Asia report: Most markets fall ahead of expected trade deal signing
Most markets in Asia finished lower on Wednesday, as investors closed their wallets ahead of the scheduled signing of the first phase trade deal between the United States and China later in the global day.
In Japan, the Nikkei 225 was down 0.45% at 23,916.58, as the yen strengthened 0.08% against the dollar to last trade at JPY 109.90.
Uniqlo owner Fast Retailing was up 1.55%, while among the other major components on the benchmark index, automation specialist Fanuc was down 0.91% and technology conglomerate SoftBank Group lost 1.39%.
The broader Topix index was also in the red by the end of trading in Tokyo, losing 0.54% to settle at 1,731.06.
On the mainland, the Shanghai Composite was down 0.54% at 3,090.04, and the technology-focussed Shenzhen Composite slipped 0.22% to close at 1,814.21.
South Korea’s Kospi was 0.35% weaker at 2,230.98, while the Hang Seng Index in Hong Kong was down 0.39% at 28,773.59.
The blue-chip technology stocks were both weaker in Seoul, with Samsung Electronics down 1.67% and chipmaker SK Hynix losing 2.29%.
Investor attention was firmly fixed on Washington on Wednesday, with the world’s two largest economies expected to sign a ‘phase one’ trade agreement in a bid to wind down parts of their ongoing tit-for-tat war of trade tariffs.
Under the deal, the US agreed to cancel or reduce a number of the tariffs it has levied on Chinese goods, while China said it would purchase American goods and also review its practices with regard to technology transfer and financial services.
Beijing is believed to have agreed to purchase around $80bn of manufactured goods, $53bn in energy, $35bn in services and $32bn worth of agricultural goods, totalling $200bn over five years.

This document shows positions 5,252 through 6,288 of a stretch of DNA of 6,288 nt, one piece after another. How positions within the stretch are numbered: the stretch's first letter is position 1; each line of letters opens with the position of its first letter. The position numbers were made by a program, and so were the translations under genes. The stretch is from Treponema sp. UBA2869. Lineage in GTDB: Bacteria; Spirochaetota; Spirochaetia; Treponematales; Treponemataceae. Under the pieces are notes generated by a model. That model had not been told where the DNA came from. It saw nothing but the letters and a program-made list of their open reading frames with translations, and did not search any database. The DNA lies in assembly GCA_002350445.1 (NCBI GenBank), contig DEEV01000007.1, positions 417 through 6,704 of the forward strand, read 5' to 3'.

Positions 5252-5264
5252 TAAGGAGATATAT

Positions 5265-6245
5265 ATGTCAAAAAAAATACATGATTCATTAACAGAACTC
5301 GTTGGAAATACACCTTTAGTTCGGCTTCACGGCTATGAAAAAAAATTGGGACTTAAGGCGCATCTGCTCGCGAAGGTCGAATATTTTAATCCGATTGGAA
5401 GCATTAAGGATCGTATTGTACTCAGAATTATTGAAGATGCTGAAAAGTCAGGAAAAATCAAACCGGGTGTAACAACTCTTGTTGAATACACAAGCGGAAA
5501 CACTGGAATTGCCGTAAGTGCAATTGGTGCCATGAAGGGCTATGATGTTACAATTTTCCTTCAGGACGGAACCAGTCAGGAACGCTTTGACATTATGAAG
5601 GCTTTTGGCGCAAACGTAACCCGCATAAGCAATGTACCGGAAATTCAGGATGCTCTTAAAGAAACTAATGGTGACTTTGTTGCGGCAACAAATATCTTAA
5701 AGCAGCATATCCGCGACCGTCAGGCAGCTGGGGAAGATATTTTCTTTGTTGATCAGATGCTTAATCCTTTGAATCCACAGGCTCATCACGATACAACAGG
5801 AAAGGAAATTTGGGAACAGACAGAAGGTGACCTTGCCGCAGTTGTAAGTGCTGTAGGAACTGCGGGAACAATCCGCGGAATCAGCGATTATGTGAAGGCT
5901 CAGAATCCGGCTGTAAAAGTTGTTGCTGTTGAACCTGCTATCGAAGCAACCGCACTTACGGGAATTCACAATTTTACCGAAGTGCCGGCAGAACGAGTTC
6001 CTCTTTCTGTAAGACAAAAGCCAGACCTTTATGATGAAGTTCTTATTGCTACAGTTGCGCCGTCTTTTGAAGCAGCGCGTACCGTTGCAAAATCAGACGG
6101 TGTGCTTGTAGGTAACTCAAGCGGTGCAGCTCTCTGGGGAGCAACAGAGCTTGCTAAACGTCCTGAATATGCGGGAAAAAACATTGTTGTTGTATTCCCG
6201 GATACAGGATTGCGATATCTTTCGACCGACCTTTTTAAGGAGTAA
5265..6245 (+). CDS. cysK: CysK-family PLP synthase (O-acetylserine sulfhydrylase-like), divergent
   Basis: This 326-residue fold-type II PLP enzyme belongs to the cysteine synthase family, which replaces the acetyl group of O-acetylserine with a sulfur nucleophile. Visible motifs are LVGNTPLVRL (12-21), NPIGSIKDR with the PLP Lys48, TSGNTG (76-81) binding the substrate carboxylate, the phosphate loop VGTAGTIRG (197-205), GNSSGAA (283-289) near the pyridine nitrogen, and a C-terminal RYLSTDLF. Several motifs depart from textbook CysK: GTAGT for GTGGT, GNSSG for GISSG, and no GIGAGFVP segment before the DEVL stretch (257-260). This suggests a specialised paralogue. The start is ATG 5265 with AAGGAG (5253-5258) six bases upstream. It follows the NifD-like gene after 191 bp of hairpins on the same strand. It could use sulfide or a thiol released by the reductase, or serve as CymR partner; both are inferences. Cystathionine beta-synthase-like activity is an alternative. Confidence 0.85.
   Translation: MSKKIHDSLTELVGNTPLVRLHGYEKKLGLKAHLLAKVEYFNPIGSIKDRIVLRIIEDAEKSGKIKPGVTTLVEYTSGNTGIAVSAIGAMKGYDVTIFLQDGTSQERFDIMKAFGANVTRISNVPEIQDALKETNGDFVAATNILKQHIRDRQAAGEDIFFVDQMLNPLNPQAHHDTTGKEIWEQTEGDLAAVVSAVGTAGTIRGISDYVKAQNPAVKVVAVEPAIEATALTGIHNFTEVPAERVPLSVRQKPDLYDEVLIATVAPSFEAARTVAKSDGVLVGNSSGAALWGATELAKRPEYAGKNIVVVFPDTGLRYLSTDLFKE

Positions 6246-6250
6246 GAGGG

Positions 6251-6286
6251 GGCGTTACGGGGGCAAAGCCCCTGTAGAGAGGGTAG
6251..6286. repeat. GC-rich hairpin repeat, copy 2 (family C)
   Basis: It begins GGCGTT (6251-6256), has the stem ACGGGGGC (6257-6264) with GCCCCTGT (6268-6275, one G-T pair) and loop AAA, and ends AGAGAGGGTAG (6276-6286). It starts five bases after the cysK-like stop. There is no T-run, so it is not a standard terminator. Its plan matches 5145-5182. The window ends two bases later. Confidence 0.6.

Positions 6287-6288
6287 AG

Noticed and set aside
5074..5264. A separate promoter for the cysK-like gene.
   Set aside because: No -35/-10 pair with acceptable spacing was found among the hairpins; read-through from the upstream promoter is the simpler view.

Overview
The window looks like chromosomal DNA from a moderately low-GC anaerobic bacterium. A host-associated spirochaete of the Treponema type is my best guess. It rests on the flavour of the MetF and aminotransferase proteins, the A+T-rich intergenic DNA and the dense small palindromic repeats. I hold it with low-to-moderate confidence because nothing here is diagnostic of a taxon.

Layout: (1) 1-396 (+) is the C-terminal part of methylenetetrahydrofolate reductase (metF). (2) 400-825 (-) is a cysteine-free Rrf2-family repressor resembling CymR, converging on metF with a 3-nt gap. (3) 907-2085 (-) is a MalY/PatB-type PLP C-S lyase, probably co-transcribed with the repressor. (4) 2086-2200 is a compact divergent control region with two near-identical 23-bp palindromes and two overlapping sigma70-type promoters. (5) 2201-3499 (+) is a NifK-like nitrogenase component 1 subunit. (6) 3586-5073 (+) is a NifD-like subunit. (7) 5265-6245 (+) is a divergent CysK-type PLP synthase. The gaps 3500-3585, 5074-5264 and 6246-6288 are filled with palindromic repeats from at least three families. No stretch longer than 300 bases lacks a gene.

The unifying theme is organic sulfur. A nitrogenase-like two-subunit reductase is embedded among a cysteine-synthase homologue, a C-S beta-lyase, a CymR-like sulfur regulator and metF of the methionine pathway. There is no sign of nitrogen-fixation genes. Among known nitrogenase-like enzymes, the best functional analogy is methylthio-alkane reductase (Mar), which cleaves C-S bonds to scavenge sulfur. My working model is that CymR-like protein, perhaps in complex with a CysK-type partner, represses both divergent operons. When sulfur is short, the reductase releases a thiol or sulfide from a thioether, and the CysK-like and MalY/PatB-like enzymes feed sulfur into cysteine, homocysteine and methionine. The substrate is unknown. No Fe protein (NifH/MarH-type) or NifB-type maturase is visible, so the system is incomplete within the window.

Bloomberg reported overnight that existing tariffs on billions of dollars of Chinese were still likely to remain in place until after the US presidential election.
Citing people familiar with the matter, it said that any move to reduce the tariffs would hinge on Beijing’s compliance with the terms of the phase one deal.
Bloomberg said the two sides had an understanding that no sooner than 10 months after the signing on Wednesday, the US would review progress and possibly consider additional cuts on tariffs affecting $360bn of imports from China.
“Steven Mnuchin’s confirmation that tariffs on $360bn of Chinese goods will ‘stay in place until there is a phase 2’ helped sour the atmosphere,” said Spreadex analyst Connor Campbell.
“That’s because the chances of a ‘phase 2’ agreement ever actually materialising feel rather slim given how tortuous the process was to reach the comparatively simple ‘phase one’ deal.”
Oil prices were lower at the end of the Asian day, with Brent crude last down 0.08% at $64.44 per barrel, and West Texas Intermediate falling 0.16% to $58.14.
In Australia, the S&P/ASX 200 went against the regional trend, and rose 0.47% to 6,994.80, with most subindices in the green by end-of-play in Sydney.
Across the Tasman Sea, New Zealand’s S&P/NZX 50 was also in the green, advancing 0.44% to reach a record high close of 11,676.67.
It was led higher by dividend-yielding property stocks, with Argosy Property rising 1.8%, Goodman Property Trust up 1.8%, and Kiwi Property Group adding 2.3%.
Both of the down under dollars were weaker on the greenback, with the Aussie last off 0.19% at AUD 1.4516, and the Kiwi retreating 0.13% to NZD 1.5137.